Brazil Opposed to U.S. Bases in Colombia
BRASILIA – The top foreign affairs counselor to Brazilian President Luiz Inacio Lula da Silva told the U.S. national security adviser on Tuesday that Brazil opposes the prospect of Washington’s stationing military personnel at bases in Colombia.
“I called his attention to the fact that it (Brazil’s objection) is not related to any ideological position,” Marco Aurelio Garcia told reporters after meeting in Brasilia with Gen. James Jones. “That it comes from a government that has good relations with Colombia.”
Garcia met Monday in Caracas with leftist Venezuelan President Hugo Chavez, who has frozen relations with Colombia over the issue of possible U.S. basing rights in the neighboring country.
Without revealing the content of his talks with Chavez, Garcia said he conveyed Venezuela’s position to Jones.
“It’s time for a more diplomatic action, to avoid a media war,” the Brazilian official said.
“The United States’ connection with some countries in South America is very tenuous,” Garcia said, advocating “a consistent dialogue that eliminates secondary questions and focuses on fundamental matters.”
He said Jones assured him the U.S. was seeking bases in Colombia only to facilitate “humanitarian activities” and aid the battle against illegal drugs.
But Garcia seemed unconvinced.
“No matter how many explanations there are,” he said, foreign bases in the region “do not appear to be a factor that contributes to a relaxation” of tensions.
Lula’s aide said that while Brazil would not turn the bases issue into a “point of tension with the United States,” Brasilia hoped to see Washington pursue a new dialogue with Latin America.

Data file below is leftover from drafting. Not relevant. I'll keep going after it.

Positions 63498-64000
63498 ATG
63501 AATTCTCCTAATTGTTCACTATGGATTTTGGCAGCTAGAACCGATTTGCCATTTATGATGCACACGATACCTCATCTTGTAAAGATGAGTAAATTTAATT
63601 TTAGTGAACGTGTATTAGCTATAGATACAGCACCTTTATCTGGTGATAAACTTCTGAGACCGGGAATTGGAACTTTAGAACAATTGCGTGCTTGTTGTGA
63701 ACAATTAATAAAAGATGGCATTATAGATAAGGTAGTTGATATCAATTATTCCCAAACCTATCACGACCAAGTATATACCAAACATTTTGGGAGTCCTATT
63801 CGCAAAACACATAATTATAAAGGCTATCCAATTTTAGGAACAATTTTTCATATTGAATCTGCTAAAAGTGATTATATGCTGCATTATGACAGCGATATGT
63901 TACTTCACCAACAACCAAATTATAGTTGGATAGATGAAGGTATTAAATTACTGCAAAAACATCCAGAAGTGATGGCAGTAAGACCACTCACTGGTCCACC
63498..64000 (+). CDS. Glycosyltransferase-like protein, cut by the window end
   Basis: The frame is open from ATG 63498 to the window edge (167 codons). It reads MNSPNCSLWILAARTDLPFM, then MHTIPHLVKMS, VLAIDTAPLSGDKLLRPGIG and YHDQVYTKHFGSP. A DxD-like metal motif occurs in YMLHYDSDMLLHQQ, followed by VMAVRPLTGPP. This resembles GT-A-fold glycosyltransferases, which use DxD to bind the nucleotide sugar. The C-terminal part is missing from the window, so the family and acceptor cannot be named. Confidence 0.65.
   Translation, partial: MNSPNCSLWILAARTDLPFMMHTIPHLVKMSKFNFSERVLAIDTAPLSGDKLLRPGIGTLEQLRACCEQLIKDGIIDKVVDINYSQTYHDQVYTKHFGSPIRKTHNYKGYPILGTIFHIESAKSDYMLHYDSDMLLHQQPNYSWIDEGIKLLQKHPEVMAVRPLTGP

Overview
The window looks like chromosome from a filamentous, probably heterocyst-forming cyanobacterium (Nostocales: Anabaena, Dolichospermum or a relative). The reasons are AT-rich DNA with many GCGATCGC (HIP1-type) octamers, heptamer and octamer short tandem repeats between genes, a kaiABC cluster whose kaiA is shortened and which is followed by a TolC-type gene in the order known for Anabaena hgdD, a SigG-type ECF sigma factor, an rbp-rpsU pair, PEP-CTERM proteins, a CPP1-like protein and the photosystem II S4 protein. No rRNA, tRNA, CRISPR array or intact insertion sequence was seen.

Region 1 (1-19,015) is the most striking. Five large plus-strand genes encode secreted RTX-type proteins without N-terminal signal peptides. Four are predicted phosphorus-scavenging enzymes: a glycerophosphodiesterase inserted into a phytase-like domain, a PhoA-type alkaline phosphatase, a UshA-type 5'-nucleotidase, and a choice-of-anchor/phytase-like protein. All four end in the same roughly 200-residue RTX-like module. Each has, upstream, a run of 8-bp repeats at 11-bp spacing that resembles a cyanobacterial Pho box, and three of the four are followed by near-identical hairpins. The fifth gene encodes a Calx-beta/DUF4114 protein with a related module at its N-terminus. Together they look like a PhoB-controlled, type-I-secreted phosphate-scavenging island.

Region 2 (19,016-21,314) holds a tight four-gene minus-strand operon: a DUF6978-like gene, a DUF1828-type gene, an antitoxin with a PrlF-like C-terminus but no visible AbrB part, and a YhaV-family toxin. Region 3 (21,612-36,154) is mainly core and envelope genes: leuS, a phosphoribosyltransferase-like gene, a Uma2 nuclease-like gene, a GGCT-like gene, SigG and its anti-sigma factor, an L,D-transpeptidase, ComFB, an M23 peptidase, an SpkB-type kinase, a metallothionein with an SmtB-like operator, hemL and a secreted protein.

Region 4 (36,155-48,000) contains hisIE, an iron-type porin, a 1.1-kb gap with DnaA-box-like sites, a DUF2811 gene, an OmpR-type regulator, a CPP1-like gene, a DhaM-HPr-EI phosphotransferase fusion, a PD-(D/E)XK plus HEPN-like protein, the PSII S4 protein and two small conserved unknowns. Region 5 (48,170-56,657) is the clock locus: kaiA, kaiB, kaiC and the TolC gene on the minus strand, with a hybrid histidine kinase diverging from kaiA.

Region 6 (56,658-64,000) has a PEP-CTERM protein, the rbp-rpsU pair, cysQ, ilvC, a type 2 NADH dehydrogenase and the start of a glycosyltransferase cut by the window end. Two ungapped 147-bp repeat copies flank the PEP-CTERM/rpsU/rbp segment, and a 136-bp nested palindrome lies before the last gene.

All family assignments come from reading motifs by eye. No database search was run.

“I told him (Jones) that Lula had very good relations with President Bush and that he nourished and nourishes greater expectations in regard to President Barack Obama,” Garcia said.
The official also outlined Brazil’s specific concerns about potential foreign bases in neighboring Colombia.
“I don’t believe sovereignty would be threatened, but I don’t believe that near the border with Amazonia, which is often the object of international avarice, the establishment of bases whose extent and objectives are not very clear, would be positive,” Garcia said.
Asked about Uribe’s current tour of South America – including a stop here – to explain the prospective basing treaty, Garcia said the Colombian president “had the sense to understand that the climate in the region wasn’t good.”
Lula will not try to “dissuade” Uribe from signing the pact with the United States, but will urge the Colombian to consider the prospective deal from a cost-benefit perspective, Garcia said.
Washington, which provides Bogota with $500 million a year in military aid and has hundreds of military advisers and contractors on the ground in the Andean nation, says it needs bases in Colombia to replace the U.S. Forward Operating Location at Ecuador’s Manta airbase.
Ecuador’s leftist president, Rafael Correa, declined to renew the treaty that allowed the U.S. military to conduct counternarcotics operations from Manta for the past 10 years.
Chavez, who still suspects Washington of involvement in the abortive April 2002 coup in Venezuela, has sought to rally Latin America against the prospective U.S. bases in Colombia. EFE